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Reign of George III. (Continued.) page 14

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The last great act of this session was one of genuine liberality, being the restoration of the estates forfeited by the Scottish rebels in 1745. Forty years had now elapsed since this forfeiture; the population of the highlands had become as loyal as that of any other part of the kingdom; the estates had remained in trust under the crown, and it was a measure calculated particularly to conciliate the people of Scotland. Mr. Dundas introduced the bill, and observed that lord Chatham had been the first to put an end to the remembrances of past feuds, and had, with admirable success, called the inhabitants of the highlands to aid in the defence of the country at large. They had responded with a spirit and a valour that had been equally honourable to them and the nation, and he felt assured that, had the late ministry now been in office, they would have brought or ward such a measure. Personally, he knew that lord North was anxious for it.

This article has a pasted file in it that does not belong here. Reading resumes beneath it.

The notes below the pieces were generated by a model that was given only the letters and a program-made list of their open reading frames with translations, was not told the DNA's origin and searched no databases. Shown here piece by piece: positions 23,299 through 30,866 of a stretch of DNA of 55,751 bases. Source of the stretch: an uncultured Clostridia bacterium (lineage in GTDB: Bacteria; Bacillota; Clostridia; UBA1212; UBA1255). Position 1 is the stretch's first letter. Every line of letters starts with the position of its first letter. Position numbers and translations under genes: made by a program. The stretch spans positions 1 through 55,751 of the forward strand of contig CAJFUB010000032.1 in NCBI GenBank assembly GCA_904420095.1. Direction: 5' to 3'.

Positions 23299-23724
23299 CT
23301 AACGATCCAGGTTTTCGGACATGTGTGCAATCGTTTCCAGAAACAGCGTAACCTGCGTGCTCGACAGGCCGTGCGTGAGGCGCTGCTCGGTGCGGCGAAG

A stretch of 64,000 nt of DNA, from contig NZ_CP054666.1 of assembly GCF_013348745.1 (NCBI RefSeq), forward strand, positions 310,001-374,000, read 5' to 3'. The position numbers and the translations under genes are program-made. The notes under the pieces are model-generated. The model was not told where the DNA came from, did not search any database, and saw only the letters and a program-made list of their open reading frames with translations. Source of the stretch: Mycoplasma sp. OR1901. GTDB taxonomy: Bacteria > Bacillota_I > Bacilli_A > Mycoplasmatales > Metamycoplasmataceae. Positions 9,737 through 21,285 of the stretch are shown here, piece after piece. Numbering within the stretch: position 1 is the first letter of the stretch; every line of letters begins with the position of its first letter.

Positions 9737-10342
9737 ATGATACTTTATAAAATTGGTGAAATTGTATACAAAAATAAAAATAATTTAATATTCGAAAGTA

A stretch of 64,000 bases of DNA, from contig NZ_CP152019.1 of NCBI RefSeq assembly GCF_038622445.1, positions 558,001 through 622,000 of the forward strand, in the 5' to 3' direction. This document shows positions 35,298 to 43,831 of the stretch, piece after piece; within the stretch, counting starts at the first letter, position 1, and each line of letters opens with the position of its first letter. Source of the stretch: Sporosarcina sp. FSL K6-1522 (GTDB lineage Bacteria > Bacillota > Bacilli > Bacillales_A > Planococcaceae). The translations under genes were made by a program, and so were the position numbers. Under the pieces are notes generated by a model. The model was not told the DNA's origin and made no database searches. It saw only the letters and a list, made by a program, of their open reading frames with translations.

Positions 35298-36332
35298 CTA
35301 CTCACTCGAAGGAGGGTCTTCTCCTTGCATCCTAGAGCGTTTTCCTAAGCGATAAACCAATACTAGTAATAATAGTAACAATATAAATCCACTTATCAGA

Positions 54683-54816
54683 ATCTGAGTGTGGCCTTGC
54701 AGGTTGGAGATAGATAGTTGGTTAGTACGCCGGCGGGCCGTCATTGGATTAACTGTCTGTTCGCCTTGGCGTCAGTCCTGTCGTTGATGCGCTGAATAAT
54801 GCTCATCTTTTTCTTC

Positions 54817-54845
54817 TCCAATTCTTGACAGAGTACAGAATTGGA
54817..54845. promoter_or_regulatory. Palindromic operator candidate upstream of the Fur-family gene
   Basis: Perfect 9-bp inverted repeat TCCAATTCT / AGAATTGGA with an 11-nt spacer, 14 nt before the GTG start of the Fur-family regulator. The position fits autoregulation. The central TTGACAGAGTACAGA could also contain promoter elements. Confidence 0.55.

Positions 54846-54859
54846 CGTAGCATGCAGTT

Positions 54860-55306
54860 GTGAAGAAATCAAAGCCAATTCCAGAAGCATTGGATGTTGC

Dundas did no more than justice to the opposition; they supported the measure cordially, and Mr. Fox strongly recommended that this graceful act of clemency should be extended to the heirs of the earl of Derwentwater, whose case was still stronger} it being then seventy years since the confiscation of those estates. Pitt did not respond to this challenge, and the bulk of these fine estates of lord Derwentwater have since been conferred on Greenwich Hospital; but the bill for Scotland went through the house of commons without even an adverse comment. In the lords, Thurlow made some grumblings over it as a removal of those severities which ought always to surround treason; but he begged that these might be taken as his thoughts and not as his objections, and added that, should the bill go into committee, he would absent himself and throw no further obstacle in its way. The bill therefore passed on the 18th of August, and, on the 20th, the appropriation bill and other measures of routine having been carried through with great triumph by the now strong ministry, the king prorogued the parliament, which did not meet again till the 25th of January following. Pitt had now firmly rooted himself in a power which for seventeen years he was destined, with unshaken security, to wield. Could the nation, however, at this period have foreseen the stupendous scenes into which his policy was to lead it. and the then inconceivable taxation which he was destined to impose, its horror would far have exceeded that of the king at the dreaded return of the whigs to power.

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